For the first time in Bronx Science history, the Science Olympiad team qualified in the regional competition at Grover Cleveland High School to go to the state competition. The state competition was held on March 10th, 2018 at Le Moyne College in Syracuse, New York. At the competition, the Olympiads participated in various scientific events and won medals in the helicopter, towers, and hovercraft building events.
Team members competed against opponents from various state schools, many of whom had prior experience competing at the state competition, to triumph in these three events. Quinn Bardwell ’18 and Aaron Shtilerman ’20 placed first in the helicopters event while Jacob Abrams ’18, Brian Lee ’18, and David Guo ’19 placed eighth in towers and hovercraft events.
For Shtilerman, the building techniques he used with his partner Bardwell were focused on the point system (points are awarded for design and for length of flight time) of the competition in mind. They knew that extra points could help them tip the scale against other teams. “The main difference between this year’s helicopter and last year’s, was that we actively tried to achieve all of the bonus score multipliers set in place. It ultimately tripled our raw flight time and gave us a final score of around seven minutes,” said Shtilerman. One of the changes they made was a technical design to their helicopter by adding two rotors and rubber bands. The extra rubber band is a slight deviation from the traditional design which earned them extra points.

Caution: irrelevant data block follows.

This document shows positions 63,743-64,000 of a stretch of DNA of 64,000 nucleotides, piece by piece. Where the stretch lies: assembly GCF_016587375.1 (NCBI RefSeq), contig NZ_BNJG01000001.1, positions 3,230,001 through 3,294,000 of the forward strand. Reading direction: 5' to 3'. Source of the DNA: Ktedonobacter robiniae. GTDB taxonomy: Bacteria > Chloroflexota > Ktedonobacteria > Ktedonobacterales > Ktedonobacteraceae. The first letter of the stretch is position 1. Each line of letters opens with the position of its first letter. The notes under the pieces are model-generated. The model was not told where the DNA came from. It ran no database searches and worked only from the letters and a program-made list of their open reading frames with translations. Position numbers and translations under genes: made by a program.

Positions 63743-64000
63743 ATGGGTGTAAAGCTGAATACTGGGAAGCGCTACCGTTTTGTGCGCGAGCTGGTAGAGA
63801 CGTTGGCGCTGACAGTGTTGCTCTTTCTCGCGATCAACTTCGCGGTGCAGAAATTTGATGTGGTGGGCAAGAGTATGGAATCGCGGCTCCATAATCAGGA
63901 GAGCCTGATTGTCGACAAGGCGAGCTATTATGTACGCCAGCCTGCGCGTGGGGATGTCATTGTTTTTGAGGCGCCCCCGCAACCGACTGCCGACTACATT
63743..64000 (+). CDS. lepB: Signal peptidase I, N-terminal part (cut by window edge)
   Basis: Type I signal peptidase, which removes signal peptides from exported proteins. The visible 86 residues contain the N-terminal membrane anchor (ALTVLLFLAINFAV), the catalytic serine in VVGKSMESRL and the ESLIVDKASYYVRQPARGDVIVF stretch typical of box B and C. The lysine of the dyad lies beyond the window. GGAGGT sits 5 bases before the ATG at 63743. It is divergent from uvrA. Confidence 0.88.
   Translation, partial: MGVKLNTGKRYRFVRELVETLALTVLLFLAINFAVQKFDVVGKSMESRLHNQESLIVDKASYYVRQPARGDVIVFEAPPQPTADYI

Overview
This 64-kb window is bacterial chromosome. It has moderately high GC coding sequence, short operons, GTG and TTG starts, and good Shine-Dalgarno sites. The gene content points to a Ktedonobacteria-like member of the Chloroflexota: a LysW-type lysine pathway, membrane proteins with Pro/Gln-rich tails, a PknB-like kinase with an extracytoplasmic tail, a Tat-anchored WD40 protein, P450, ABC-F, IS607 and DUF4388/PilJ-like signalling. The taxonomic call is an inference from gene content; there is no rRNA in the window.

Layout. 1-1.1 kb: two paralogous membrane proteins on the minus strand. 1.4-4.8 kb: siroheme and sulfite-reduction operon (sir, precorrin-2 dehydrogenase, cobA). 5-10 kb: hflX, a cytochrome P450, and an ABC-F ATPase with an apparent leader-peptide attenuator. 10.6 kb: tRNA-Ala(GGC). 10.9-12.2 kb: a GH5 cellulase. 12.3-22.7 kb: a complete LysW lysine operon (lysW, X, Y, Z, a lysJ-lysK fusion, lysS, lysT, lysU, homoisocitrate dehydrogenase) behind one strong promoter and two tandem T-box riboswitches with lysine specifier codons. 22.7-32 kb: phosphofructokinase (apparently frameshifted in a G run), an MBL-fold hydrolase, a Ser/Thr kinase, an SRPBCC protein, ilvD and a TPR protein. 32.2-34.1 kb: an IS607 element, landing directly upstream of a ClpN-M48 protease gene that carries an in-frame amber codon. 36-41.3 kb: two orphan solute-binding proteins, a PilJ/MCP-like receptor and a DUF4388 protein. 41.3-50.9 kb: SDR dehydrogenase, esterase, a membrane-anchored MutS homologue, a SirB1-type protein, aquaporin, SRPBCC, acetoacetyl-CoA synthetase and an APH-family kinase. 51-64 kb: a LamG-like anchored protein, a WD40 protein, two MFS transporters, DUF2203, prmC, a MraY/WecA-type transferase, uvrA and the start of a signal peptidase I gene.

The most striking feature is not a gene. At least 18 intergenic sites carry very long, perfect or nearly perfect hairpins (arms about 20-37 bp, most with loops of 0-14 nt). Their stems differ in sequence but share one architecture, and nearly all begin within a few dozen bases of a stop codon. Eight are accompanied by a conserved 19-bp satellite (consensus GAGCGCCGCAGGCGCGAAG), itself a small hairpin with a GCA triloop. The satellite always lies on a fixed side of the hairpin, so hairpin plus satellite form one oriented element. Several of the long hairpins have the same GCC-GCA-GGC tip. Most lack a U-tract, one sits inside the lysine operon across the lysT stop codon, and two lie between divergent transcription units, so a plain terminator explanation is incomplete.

“The main difference between this year’s helicopter and last year’s was that we actively tried to achieve all of the bonus score multipliers set in place. It ultimately tripled our raw flight time and gave us a final score of around seven minutes,” saidAaron Shtilerman ’20.
Shtilerman and Bardwell also focused on differentiating their helicopter from those of other competitors by creating a balance between the lightness and stability of their aircraft. Their careful consideration of the mechanics of the helicopter’s flight in combination with the clever design (and thirty test trials!) landed them their first place medal.
In general, qualifying for the state competition is an enormous achievement for the team considering that they only meet once a week, while their competitors meet up to five times a week. Nevertheless, the team was able to draw motivation from their successful performance at regionals to become tough competition at the state level. After all, the team was faced with a completely different playing field in terms of competition difficulty.
“The competition itself was also much more demanding. For instance, in ‘Disease Detectives,’ my partner and I were much more knowledgeable after the regionals, but the questions at the state level were much more specific and challenging, testing how much we actually knew and understood specific diseases and such,” said Guo.
The excellent leadership of captains Ashley Loke ’18 and Jacob Abrams ’18 was a major contributor to the success of the team. Loke and Abrams have been co-captains of the team for the past two years. During this time, they thought of ingenious ways to maximize the little time that the team has to practice. One way was to include lessons taught by ‘event managers,’ who are seasoned members who have more extensive knowledge of certain events.
Over the years, the Science Olympiad team has become more than just a club for science lovers. “All the time we spent preparing really bonded everyone together. Preparing for the competition this year felt more fun than last year, because I was doing it with the people whom I love,” said Loke. The milestones that this team has reached are a testament to the limitless possibilities that are in store for the team.